BACKGROUND: There is a pressing need for improved end-of-life care. Use of complementary and alternative medicine (CAM) may improve the quality of care but few controlled trials have evaluated CAM at the end of life. OBJECTIVES: To determine the strength of evidence for the benefits of touch and mind-body therapies in seriously ill patients. METHODS: Systematic review of randomized controlled trials of massage and mind-body therapies. A PubMed search of English language articles was used to identify the relevant studies.

Author(s): 
Lafferty, William E.
Downey, Lois
McCarty, Rachelle L.
Standish, Leanna J.
Patrick, Donald L.
Publication Title: 
Western Journal of Nursing Research

Initiation and maintenance of physical activity (PA) in older adults is of increasing concern as the benefits of PA have been shown to improve physical functioning, mood, weight, and cardiovascular risk factors. Meditative movement forms of PA, such as tai chi and qigong (TC & QG), are holistic in nature and have increased in popularity over the past few decades. Several randomized controlled trials have evaluated TC & QG interventions from multiple perspectives, specifically targeting older adults.

Author(s): 
Rogers, Carol E.
Larkey, Linda K.
Keller, Colleen
Publication Title: 
Complementary Therapies in Medicine

BACKGROUND: There is a pressing need for improved end-of-life care. Use of complementary and alternative medicine (CAM) may improve the quality of care but few controlled trials have evaluated CAM at the end of life. OBJECTIVES: To determine the strength of evidence for the benefits of touch and mind-body therapies in seriously ill patients. METHODS: Systematic review of randomized controlled trials of massage and mind-body therapies. A PubMed search of English language articles was used to identify the relevant studies.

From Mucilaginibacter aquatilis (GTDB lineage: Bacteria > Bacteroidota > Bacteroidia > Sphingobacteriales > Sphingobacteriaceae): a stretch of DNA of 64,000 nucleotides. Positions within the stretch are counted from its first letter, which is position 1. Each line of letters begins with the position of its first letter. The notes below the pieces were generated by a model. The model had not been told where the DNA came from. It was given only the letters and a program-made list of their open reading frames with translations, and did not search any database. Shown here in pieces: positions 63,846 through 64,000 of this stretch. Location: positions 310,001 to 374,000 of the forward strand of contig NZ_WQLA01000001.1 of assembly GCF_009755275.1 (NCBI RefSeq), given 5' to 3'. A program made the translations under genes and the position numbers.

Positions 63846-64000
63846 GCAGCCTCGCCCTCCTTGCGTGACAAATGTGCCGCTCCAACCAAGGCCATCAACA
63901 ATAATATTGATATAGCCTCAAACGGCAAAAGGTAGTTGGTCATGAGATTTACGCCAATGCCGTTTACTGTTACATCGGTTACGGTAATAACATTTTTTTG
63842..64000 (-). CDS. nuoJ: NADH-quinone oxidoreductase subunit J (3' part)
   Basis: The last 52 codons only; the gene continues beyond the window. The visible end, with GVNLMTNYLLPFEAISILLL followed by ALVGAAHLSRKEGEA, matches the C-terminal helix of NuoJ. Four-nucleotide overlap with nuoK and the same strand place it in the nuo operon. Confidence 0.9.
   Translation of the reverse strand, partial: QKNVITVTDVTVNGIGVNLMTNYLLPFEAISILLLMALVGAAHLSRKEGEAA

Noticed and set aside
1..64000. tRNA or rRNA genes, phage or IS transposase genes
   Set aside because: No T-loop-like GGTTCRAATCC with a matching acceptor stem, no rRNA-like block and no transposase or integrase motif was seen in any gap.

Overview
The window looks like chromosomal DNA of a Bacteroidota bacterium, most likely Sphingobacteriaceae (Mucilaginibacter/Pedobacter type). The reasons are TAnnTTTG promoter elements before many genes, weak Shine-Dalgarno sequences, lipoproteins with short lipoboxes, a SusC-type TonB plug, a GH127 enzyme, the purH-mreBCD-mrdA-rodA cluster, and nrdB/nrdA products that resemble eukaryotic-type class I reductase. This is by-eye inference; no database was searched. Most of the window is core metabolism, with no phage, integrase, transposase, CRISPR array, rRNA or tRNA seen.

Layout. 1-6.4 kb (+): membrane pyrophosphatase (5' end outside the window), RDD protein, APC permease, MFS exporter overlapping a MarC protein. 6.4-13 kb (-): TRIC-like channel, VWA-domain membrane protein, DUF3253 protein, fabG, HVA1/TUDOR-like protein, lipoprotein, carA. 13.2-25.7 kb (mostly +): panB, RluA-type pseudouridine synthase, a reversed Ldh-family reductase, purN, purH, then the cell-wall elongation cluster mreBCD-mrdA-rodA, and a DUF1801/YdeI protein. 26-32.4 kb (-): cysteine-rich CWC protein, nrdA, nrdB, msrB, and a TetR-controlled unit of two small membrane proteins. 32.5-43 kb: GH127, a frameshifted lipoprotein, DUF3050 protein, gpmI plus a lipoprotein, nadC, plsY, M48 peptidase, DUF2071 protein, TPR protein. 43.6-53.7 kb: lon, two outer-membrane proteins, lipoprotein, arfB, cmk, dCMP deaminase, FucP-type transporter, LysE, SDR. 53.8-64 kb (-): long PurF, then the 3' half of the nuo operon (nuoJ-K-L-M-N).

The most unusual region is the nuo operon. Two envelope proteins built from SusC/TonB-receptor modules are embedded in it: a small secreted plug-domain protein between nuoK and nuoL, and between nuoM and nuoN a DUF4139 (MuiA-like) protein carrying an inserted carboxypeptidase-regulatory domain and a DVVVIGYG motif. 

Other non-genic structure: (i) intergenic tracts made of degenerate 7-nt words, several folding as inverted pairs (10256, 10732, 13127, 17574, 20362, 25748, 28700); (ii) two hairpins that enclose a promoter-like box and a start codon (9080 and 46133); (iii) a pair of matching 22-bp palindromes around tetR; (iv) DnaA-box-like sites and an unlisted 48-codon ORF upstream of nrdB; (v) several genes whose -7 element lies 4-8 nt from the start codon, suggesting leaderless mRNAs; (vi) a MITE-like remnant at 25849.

Author(s): 
Lafferty, William E.
Downey, Lois
McCarty, Rachelle L.
Standish, Leanna J.
Patrick, Donald L.
Publication Title: 
Current Oncology Reports

Being diagnosed with a life-threatening disease such as cancer and undergoing treatment can cause unwanted distress and interferes with quality of life. Uncontrolled stress can have a negative effect on a number of biological systems and processes leading to negative health outcomes. While some distress is normal, it is not benign and must be addressed, as failure to do so may compromise health and QOL outcomes. We present the evidence for the role of stress in cancer biology and mechanisms demonstrating how distress is associated with worse clinical outcomes.

Author(s): 
Chaoul, Alejandro
Milbury, Kathrin
Sood, Anil K.
Prinsloo, Sarah
Cohen, Lorenzo
Publication Title: 
Pediatrics

Mind-body therapies are popular and are ranked among the top 10 complementary and integrative medicine practices reportedly used by adults and children in the 2007-2012 National Health Interview Survey. A growing body of evidence supports the effectiveness and safety of mind-body therapies in pediatrics. This clinical report outlines popular mind-body therapies for children and youth and examines the best-available evidence for a variety of mind-body therapies and practices, including biofeedback, clinical hypnosis, guided imagery, meditation, and yoga.

Author(s): 
SECTION ON INTEGRATIVE MEDICINE